THE TURK MURPHY JAZZ BAND—On Tour! Germany 1973 & 1974. (Merry Makers Record
Company MMRC-CD-55) Playing time: 78m. 31s.
Murphy Interview; Panama; 50 Miles of Elbow Room*; Band Members Introduction; Saint Louis
Blues; The Blues My Naughty Sweetie Gave to Me‡; Doctor Jazz; Evolution Mama*; Trouble in
Mind*; Bay City; When the Saints Go Marching In*; Murphy Interview; I Am Pecan Pete;
Sugarfoot Stomp; Perdido Street Blues; Aunt Hagar’s Blues; Bull Trombone♫; Nobody Knows
You When You’re Down and Out; Helm Interview; Come Back, Sweet Papa; London Blues;
When You’re Smiling; When the Saints Go Marching In*; Radio Sign Off.
Turk Murphy, trombone, washboard, leader, vocal*; Leon Oakley, cornet, vocal°; Bob Helm,
clarinet, vocals*; Pete Clute, piano; Bill Carroll, tuba & trombone♫, vocal‡; Carl Lunsford,
banjo‡; Jimmie Stanislaus, vocals†
Recorded at several concerts and from radio shows in Germany, various dates and places in
1973 and 1974. All details available are given in liner notes.
The performances on this CD were taken from recordings made at several concerts during the
band’s tours of Germany in the early seventies and from radio broadcasts there. The personnel
of the band at this time was one of the best that Murphy assembled, and these tours were
designed to be two of a total of four; but for unknown reasons Murphy decided here would be
no tours three and four. Such decision was not made, according to Oakley, on the basis of the
reception the band got—it was outstanding. To this day the abandonment remains a mystery.
Some five tracks are given to speaking and contain no music. For the radio segments, a
certain PFC Craig Miller interviews some of the band members for his radio shows, giving it his
best shot but betraying an almost total lack of familiarity with the music. Murphy is asked to
differentiate between “traditional jazz” and “dixieland jazz,” for instance, (in a nutshell Murphy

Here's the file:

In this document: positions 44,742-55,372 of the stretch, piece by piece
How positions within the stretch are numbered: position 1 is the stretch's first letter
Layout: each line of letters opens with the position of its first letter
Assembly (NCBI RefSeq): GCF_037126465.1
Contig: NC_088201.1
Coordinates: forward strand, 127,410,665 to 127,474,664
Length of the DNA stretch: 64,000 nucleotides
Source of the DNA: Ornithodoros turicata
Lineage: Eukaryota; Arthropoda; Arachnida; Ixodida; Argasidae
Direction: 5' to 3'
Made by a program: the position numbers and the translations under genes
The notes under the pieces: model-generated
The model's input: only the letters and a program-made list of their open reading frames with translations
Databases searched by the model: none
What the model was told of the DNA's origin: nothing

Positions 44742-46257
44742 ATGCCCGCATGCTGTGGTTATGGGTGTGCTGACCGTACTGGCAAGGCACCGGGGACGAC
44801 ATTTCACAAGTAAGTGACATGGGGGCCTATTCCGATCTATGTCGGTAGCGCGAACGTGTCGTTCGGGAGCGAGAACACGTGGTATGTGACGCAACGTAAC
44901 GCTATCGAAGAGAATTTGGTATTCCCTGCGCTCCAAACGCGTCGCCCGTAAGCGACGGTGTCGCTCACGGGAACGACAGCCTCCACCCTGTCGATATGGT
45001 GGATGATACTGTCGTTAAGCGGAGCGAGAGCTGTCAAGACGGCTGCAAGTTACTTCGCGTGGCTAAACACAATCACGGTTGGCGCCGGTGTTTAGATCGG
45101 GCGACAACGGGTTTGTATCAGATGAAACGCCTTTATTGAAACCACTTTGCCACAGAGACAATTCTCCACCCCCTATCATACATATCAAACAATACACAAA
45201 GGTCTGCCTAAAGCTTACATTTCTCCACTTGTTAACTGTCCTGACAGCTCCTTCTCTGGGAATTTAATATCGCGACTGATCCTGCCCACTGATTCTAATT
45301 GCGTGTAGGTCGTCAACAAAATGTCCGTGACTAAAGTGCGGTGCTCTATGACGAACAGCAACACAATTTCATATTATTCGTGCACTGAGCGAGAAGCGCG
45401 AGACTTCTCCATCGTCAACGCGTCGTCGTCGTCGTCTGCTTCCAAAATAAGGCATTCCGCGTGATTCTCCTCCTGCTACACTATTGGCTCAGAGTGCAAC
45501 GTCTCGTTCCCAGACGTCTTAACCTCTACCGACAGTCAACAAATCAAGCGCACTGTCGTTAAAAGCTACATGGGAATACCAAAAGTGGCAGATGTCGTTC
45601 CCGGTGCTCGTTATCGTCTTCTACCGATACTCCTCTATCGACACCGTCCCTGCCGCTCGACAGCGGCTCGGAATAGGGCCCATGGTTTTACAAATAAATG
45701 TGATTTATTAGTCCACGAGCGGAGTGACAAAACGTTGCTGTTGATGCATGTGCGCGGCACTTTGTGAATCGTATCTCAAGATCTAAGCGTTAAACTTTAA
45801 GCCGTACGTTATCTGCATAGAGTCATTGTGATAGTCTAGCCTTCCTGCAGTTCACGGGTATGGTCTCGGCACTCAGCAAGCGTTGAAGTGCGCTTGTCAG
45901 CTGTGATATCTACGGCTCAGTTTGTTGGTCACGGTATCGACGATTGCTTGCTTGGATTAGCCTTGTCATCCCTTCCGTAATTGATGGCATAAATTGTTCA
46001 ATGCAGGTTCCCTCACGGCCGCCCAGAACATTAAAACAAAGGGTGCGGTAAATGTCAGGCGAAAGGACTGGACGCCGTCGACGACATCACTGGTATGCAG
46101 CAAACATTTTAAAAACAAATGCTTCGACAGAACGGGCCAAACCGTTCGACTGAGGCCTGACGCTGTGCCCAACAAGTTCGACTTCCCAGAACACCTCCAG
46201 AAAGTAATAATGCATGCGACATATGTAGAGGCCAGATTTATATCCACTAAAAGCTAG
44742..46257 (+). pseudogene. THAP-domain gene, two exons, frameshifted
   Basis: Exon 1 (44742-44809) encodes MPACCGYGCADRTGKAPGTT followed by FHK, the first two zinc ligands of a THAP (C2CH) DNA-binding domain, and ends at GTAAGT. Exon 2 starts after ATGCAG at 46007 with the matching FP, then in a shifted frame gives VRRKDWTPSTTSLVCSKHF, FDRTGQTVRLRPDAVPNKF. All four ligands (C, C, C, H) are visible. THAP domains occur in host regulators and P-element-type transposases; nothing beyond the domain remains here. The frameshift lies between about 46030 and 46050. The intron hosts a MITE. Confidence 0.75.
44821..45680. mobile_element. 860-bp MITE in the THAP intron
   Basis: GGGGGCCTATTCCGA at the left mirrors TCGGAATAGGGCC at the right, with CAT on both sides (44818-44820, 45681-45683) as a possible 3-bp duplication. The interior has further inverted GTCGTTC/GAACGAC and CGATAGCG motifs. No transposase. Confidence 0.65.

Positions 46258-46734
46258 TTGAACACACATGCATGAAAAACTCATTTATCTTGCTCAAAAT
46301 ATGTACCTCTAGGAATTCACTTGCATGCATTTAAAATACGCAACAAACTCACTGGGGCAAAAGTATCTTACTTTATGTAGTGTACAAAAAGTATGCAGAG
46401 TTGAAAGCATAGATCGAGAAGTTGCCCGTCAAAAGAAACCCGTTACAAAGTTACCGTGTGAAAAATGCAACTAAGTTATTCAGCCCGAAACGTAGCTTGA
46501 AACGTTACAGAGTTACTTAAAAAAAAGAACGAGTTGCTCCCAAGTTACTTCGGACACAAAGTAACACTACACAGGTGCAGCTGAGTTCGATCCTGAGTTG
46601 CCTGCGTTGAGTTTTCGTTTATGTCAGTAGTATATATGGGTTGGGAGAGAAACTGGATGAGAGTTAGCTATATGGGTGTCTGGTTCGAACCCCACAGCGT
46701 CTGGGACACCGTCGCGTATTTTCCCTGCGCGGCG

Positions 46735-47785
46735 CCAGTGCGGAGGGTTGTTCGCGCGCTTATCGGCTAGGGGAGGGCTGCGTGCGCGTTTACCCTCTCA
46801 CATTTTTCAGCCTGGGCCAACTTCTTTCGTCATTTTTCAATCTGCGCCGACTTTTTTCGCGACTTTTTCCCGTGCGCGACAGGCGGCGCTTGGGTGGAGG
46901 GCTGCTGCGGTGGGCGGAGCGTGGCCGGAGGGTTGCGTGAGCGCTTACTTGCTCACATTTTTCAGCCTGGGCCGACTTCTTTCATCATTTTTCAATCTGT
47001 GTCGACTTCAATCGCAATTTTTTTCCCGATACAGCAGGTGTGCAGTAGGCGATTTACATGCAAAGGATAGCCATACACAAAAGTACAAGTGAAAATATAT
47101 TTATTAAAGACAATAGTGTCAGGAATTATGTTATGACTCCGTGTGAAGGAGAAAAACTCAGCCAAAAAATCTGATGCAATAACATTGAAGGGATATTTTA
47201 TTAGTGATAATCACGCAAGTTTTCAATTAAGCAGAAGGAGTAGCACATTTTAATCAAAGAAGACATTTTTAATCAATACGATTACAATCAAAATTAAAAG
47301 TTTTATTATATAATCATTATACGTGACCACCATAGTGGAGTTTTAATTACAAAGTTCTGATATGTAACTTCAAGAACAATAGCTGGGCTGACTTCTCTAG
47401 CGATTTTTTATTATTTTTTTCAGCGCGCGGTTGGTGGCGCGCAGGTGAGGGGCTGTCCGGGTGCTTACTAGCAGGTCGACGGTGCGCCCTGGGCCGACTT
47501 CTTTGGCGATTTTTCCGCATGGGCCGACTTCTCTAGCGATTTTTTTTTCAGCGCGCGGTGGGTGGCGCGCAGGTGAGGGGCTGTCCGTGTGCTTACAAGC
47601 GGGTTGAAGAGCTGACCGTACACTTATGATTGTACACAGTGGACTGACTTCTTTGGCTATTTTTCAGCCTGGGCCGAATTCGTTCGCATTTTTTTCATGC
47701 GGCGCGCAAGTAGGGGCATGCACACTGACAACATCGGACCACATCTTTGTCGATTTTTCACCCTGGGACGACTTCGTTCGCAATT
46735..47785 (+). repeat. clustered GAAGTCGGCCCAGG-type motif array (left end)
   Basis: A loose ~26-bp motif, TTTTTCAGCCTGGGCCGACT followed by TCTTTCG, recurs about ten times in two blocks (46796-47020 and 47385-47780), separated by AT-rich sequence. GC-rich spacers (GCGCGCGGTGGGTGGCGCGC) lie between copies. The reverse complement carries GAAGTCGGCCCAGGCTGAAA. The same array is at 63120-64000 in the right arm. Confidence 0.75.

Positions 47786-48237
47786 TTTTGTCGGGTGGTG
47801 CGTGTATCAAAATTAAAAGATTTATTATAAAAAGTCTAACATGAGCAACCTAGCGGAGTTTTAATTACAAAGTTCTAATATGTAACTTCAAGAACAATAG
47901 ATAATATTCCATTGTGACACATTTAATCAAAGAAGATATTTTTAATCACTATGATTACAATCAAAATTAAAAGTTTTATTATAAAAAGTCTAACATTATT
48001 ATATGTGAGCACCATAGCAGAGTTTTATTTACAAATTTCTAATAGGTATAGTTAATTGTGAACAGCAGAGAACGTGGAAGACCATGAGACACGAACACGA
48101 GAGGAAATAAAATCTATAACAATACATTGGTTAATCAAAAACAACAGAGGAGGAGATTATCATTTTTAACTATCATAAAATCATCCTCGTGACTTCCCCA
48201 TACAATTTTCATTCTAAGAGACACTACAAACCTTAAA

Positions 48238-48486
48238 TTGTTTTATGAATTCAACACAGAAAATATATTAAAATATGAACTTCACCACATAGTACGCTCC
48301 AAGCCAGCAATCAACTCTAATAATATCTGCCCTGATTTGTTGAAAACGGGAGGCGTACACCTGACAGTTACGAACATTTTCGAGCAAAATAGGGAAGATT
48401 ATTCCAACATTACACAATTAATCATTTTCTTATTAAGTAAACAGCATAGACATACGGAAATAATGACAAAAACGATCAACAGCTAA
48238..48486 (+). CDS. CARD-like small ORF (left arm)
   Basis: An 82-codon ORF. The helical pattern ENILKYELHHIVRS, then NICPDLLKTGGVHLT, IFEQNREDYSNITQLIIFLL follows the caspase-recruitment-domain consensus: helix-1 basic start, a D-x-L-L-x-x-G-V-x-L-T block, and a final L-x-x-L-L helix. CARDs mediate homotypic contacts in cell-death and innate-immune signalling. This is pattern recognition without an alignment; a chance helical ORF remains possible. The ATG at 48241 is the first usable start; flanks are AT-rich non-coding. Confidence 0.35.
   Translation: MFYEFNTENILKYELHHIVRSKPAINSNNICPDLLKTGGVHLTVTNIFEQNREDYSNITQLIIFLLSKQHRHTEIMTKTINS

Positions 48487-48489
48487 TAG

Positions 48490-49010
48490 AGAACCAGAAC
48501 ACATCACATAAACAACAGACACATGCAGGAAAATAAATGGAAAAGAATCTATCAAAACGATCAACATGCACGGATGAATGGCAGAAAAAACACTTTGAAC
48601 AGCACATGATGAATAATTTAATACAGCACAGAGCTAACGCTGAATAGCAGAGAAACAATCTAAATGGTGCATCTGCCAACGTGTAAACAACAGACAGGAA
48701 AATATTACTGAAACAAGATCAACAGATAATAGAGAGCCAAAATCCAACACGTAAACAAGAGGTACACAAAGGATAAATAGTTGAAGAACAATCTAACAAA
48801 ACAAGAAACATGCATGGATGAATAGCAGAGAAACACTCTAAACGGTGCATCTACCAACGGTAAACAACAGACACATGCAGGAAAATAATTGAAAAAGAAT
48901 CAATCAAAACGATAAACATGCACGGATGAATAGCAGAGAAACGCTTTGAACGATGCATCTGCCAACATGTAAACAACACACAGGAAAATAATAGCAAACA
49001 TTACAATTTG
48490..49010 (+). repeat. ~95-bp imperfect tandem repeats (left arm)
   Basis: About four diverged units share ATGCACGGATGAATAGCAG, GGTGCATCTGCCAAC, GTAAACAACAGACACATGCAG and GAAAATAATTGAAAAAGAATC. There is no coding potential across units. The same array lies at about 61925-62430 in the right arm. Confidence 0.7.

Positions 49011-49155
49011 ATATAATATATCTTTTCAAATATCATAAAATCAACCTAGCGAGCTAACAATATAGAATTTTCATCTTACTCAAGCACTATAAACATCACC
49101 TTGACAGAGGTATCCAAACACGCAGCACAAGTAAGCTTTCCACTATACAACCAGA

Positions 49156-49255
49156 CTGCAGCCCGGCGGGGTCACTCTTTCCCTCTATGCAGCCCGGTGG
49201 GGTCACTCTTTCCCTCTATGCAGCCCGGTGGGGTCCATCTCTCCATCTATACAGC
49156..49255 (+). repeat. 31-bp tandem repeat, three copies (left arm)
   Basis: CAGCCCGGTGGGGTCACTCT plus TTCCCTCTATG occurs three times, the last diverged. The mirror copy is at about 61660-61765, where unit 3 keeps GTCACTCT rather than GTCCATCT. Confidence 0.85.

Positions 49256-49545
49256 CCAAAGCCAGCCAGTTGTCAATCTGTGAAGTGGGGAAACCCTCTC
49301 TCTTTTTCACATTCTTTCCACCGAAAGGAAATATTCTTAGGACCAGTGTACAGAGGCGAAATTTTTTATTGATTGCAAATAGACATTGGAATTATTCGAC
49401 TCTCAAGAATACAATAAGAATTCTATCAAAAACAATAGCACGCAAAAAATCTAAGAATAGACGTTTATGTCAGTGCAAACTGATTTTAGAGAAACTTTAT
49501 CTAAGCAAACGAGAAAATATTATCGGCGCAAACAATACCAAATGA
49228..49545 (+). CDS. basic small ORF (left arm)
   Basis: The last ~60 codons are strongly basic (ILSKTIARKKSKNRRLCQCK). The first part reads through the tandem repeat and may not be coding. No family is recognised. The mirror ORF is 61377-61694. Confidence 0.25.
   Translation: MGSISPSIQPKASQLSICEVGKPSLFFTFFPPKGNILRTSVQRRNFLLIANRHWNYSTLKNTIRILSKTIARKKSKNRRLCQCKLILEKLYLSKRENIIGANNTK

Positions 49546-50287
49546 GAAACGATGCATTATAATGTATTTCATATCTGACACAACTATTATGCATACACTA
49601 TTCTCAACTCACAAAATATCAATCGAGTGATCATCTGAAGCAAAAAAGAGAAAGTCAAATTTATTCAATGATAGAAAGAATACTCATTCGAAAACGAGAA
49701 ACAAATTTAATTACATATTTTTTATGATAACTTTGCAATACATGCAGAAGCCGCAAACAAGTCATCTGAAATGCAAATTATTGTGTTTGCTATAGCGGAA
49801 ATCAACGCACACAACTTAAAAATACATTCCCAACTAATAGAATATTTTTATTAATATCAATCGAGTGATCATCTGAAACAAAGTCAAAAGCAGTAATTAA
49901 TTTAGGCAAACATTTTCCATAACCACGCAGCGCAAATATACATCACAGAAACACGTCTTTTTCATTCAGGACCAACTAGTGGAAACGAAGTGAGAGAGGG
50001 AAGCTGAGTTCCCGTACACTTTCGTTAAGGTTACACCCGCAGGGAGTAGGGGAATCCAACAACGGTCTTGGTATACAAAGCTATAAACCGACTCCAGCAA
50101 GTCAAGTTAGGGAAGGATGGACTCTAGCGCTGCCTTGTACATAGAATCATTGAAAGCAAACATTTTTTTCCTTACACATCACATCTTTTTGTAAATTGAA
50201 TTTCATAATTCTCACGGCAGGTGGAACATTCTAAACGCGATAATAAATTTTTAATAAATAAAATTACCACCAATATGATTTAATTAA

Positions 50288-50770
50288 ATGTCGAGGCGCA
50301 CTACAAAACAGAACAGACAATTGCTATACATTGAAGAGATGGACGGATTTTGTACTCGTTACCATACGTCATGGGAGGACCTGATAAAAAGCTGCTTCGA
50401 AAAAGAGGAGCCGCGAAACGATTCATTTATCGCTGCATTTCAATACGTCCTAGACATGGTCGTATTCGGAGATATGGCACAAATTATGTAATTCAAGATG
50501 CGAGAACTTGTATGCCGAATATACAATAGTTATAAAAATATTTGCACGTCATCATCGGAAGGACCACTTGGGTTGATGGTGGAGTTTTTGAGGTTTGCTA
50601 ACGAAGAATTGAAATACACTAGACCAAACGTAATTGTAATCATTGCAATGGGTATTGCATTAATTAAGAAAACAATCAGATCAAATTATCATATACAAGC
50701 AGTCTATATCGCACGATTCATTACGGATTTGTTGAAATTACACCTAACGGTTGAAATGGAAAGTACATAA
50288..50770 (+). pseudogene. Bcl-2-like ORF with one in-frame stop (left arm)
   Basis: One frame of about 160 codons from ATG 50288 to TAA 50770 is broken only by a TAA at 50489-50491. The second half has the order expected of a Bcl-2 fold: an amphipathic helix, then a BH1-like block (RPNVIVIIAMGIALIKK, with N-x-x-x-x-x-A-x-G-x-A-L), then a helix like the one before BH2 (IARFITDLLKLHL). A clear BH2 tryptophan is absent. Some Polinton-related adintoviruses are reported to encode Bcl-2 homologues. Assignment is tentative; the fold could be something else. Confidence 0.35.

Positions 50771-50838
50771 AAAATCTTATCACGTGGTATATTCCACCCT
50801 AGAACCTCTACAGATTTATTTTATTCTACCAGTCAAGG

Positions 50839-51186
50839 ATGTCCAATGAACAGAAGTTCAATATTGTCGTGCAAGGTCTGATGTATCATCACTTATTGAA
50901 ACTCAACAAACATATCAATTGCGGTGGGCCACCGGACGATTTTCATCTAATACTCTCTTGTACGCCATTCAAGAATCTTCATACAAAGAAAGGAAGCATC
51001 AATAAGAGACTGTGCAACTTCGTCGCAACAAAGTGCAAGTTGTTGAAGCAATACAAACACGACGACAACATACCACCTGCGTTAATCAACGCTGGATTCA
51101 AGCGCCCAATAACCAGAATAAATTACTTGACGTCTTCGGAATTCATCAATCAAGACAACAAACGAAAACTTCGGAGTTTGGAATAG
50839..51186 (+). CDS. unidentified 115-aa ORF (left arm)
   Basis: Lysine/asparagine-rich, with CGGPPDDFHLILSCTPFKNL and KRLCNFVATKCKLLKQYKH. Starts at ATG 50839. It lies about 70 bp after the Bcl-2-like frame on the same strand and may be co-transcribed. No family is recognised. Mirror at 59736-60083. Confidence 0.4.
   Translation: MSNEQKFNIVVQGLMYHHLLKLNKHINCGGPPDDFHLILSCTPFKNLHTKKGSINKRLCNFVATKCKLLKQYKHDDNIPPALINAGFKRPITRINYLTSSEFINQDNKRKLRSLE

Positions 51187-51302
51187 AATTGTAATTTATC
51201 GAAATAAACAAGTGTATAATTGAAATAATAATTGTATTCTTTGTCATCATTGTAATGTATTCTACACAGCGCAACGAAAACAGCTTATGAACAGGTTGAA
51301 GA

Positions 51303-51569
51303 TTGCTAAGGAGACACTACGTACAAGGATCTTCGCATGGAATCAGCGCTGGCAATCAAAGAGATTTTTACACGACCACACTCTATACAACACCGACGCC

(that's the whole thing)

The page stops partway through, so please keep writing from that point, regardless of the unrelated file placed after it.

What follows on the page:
points to trad. as being oriented toward the ensemble, dixieland toward the individual
musicians); and Helm to elucidate any changes between the instruments of “yesterday” and
“today” (and he replies, “Not too many that we use in this band”). So there isn’t a whole lot to
be gained from these verbal tracks.
The music, however, is a different story. It is rich, full bodied, Oakley playing as if on fire
and seeming to inspire the rest to do likewise, Doctor Jazz (track 7) exemplifying this perfectly—
such energy! Oakley’s lip is sure (there are advantages to being in one’s early thirties!) and he
has perfect control, flubbing no notes, providing the ideal backing to vocals and soloists. His
vibrato is so fitting of anything he does. His vocals, too, are on the mark, as are those taken by
Helm and Murphy. On these recordings Helm shows no trace of the “sour” tone (a certain
flatness) he so often had on the Yerba Buena Jazz Band recordings, especially when he plays
soprano sax. Murphy, as he did until the end of his life, plays a blustery trombone and
demonstrates an amazing tonguing technique, especially on numbers such as I Am Pecan Pete
(track 13), Murphy’s own composition, which charges at “take-no-prisoners” tempo.
The back line does not enjoy the best of acoustics and is, for the most part, barely heard
except for the odd solos, such as Clute’s on London Blues (track 21) or Lunsford’s and Carroll’s
on Saint Louis Blues (track 5). And that leads to the one flaw in this recording—there are so
many locations and probably most had less than top-the-line recording equipment, the result
being a lack of balance on occasion or a kind of “muddiness” to the overall sound.
But these are minor cavils. This disc more than makes up for any shortcomings by the sheer
exuberance, the fire, the joy of the playing. It is very fortunate that Leon Oakley made the
tapes available and Ted Shafer had them transcribed, then issued this CD.
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